Teacher's Unions -- Past & Present
Modern teachers' unions grew out of the labor movement of the 1930s, but were not legitimized until the 1960s when they expanded dramatically and won the right for their members to bargain collectively in many states. The two major teachers' unions are the National Education Association (NEA) and the American Federation of Teachers (AFT). Early in their histories, the unions' emphasis was on improving compensation and working conditions for their members, but they have transitioned to become much more active politically and have a forceful lobby for public educational policy. Despite issues and setbacks such as losing members to small unions and non-affiliated teachers organizations, membership in the unions continues to grow overall.
Keywords AFL-CIO; Association of American Educators (AAE); American Federation of Teachers (AFT); Collective Bargaining; National Education Association (NEA); National Labor Relations Act; No Child Left Behind Act (NCLB); Political Action Committee; Public Employees; Shanker, Albert; Taft-Hartley Labor Act; Unions
In her 1982 article, "Teachers are Organized, But to What End?" educational activist and teacher Susan Ohanian was critical of the motivations of teacher unions. They appeared to her at the time to be less interested in teachers than in public relations and setting a political agenda (Ohanian, 1982). Whether the unions have sufficient interest in the concerns of their members may still be argued today, but there is no doubt that the two major national unions, the National Education Association (NEA) and the American Federation of Teachers (AFT) carry as much political clout as they ever have.
The National Education Association (NEA) was founded in 1856 as the National Teachers' Association. Modern teachers' unions, however, are little more than forty years old. Their membership did not expand significantly until the early 1960s, a time of social ferment of all kinds. The movement was spurred by the actions of the United Federation of Teachers in New York City. Among the activists was Al Shanker, who came to personify the teacher's union movement. He was involved as early as the 1950s in fighting for teachers rights, bringing collective bargaining to New York in the 1960s. Later, as President of the American Federation of Teachers, he transitioned the national organization into a powerful lobby for educational policy by the time of his death in 1997.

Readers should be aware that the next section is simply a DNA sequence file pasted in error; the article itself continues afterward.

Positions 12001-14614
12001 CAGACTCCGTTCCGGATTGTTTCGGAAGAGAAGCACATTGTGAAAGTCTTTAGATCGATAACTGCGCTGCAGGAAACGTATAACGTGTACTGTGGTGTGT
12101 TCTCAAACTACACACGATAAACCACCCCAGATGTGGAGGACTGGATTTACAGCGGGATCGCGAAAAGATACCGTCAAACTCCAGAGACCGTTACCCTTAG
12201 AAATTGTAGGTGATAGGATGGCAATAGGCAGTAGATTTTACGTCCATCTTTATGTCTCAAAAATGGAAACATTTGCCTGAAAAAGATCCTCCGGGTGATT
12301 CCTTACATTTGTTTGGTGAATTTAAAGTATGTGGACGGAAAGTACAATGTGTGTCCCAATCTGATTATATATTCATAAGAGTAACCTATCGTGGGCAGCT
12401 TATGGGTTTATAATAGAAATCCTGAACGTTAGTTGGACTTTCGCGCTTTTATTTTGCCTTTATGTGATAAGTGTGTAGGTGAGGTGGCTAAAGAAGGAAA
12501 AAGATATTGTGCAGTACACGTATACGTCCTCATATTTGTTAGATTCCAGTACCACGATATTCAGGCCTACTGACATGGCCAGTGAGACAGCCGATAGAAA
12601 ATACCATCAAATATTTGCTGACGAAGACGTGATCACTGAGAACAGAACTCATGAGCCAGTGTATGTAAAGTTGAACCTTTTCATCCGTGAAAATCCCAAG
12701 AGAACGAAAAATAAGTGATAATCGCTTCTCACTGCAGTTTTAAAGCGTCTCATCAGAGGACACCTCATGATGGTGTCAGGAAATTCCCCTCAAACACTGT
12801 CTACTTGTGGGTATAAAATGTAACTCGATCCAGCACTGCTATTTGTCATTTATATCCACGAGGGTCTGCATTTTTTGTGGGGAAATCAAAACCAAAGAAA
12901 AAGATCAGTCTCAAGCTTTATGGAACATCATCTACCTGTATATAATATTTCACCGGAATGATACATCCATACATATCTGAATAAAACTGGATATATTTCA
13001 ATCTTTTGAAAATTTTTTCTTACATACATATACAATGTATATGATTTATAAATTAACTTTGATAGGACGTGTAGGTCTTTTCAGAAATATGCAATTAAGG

"Ironically, it was the fear of Mr. Shanker that helped push the National Education Association toward collective bargaining, thus spreading teacher unionism around the country" (Kerchner, Weeres, & Koppich, 1997, para. 3). At the time that Ohanian's (1982) article appeared, the report, "A Nation at Risk" by the National Commission on Excellence in Education (1983) criticized public education for permitting a "rising tide of mediocrity." Shanker used the opportunity to remold the union away from their labor union model to one more concerned with strengthening education. Shanker "… realized that teachers couldn't be strong when education was weak" (Kerchner et al., 1997, para. 4).
The teachers' unions of the 1960s were modeled on the steel and auto workers' unions that were validated in the 1930s with passage of the Norris-LaGuardia Act of 1932 and the Wagner Act of 1935. Norris-LaGuardia ensured that employees could join unions without employer interference and a few years later, the Wagner Act, also known as the National Labor Relations Act (NLRA), protected union members from retribution by anti-union employers. Later, the Taft-Hartley Act (1947) modified the Wagner Act and reined in unions by outlawing requiring employees to join a union and requiring advance notice of a strike.
Collective Bargaining for State Employees
These laws, of course, applied to the private sector, not to public employees. It was not until 1962 when President Kennedy signed an Executive Order (10988) that collective bargaining rights were granted to Federal employees. State employees, however, were excluded because each state was viewed as a separate political entity, not subject to Federal legislation but Kennedy's action gave impetus to state employees to organize (Wright & Gunderson, 2004, p. 2). Wisconsin was the first state to grant collective bargaining rights to public employees.
Although a majority of states allow public employees to organize and conduct collective bargaining, many have "no strike" restrictions. A strike would impede delivery of essential public services, such as providing education to students or fighting fires. Northern and Midwestern states, with their history of labor union and industrialization, have been most receptive to teachers unions and collective bargaining.